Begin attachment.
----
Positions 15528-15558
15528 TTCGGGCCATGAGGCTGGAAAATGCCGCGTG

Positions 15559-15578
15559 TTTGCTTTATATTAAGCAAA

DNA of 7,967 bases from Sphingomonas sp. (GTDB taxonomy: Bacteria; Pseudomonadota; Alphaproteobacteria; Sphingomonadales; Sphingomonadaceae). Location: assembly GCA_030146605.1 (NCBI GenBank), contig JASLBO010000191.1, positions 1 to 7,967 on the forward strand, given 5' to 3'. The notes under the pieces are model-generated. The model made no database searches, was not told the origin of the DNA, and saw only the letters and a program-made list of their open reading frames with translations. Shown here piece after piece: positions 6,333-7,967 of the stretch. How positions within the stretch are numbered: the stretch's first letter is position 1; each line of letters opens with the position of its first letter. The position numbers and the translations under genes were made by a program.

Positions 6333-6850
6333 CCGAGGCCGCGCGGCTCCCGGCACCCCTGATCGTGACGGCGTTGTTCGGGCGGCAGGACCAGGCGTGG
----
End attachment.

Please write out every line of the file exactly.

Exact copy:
Positions 15528-15558
15528 TTCGGGCCATGAGGCTGGAAAATGCCGCGTG

Positions 15559-15578
15559 TTTGCTTTATATTAAGCAAA

DNA of 7,967 bases from Sphingomonas sp. (GTDB taxonomy: Bacteria; Pseudomonadota; Alphaproteobacteria; Sphingomonadales; Sphingomonadaceae). Location: assembly GCA_030146605.1 (NCBI GenBank), contig JASLBO010000191.1, positions 1 to 7,967 on the forward strand, given 5' to 3'. The notes under the pieces are model-generated. The model made no database searches, was not told the origin of the DNA, and saw only the letters and a program-made list of their open reading frames with translations. Shown here piece after piece: positions 6,333-7,967 of the stretch. How positions within the stretch are numbered: the stretch's first letter is position 1; each line of letters opens with the position of its first letter. The position numbers and the translations under genes were made by a program.

Positions 6333-6850
6333 CCGAGGCCGCGCGGCTCCCGGCACCCCTGATCGTGACGGCGTTGTTCGGGCGGCAGGACCAGGCGTGG